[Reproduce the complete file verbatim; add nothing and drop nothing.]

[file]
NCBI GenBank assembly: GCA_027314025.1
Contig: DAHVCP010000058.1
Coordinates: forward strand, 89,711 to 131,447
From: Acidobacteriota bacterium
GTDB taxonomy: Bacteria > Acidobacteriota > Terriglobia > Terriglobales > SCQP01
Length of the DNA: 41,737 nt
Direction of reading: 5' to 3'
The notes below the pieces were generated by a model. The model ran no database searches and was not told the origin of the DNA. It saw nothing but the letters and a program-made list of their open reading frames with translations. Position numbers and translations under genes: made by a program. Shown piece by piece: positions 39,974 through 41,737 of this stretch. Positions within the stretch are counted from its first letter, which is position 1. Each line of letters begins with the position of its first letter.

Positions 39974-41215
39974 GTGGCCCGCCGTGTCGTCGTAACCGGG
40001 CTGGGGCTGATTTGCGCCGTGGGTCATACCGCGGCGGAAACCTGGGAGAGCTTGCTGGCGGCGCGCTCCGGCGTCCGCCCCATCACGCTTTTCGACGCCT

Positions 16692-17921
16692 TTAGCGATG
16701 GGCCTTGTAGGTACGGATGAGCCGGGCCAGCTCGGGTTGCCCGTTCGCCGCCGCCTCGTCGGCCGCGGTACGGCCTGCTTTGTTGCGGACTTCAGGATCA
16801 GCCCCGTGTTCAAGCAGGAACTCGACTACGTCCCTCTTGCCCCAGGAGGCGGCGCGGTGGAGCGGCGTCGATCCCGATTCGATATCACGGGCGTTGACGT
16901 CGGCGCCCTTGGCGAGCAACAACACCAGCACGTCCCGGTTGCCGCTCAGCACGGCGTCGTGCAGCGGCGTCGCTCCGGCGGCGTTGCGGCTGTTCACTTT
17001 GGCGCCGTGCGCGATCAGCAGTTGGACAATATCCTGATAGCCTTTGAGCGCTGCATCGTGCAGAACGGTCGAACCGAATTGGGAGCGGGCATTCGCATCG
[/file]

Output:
NCBI GenBank assembly: GCA_027314025.1
Contig: DAHVCP010000058.1
Coordinates: forward strand, 89,711 to 131,447
From: Acidobacteriota bacterium
GTDB taxonomy: Bacteria > Acidobacteriota > Terriglobia > Terriglobales > SCQP01
Length of the DNA: 41,737 nt
Direction of reading: 5' to 3'
The notes below the pieces were generated by a model. The model ran no database searches and was not told the origin of the DNA. It saw nothing but the letters and a program-made list of their open reading frames with translations. Position numbers and translations under genes: made by a program. Shown piece by piece: positions 39,974 through 41,737 of this stretch. Positions within the stretch are counted from its first letter, which is position 1. Each line of letters begins with the position of its first letter.

Positions 39974-41215
39974 GTGGCCCGCCGTGTCGTCGTAACCGGG
40001 CTGGGGCTGATTTGCGCCGTGGGTCATACCGCGGCGGAAACCTGGGAGAGCTTGCTGGCGGCGCGCTCCGGCGTCCGCCCCATCACGCTTTTCGACGCCT

Positions 16692-17921
16692 TTAGCGATG
16701 GGCCTTGTAGGTACGGATGAGCCGGGCCAGCTCGGGTTGCCCGTTCGCCGCCGCCTCGTCGGCCGCGGTACGGCCTGCTTTGTTGCGGACTTCAGGATCA
16801 GCCCCGTGTTCAAGCAGGAACTCGACTACGTCCCTCTTGCCCCAGGAGGCGGCGCGGTGGAGCGGCGTCGATCCCGATTCGATATCACGGGCGTTGACGT
16901 CGGCGCCCTTGGCGAGCAACAACACCAGCACGTCCCGGTTGCCGCTCAGCACGGCGTCGTGCAGCGGCGTCGCTCCGGCGGCGTTGCGGCTGTTCACTTT
17001 GGCGCCGTGCGCGATCAGCAGTTGGACAATATCCTGATAGCCTTTGAGCGCTGCATCGTGCAGAACGGTCGAACCGAATTGGGAGCGGGCATTCGCATCG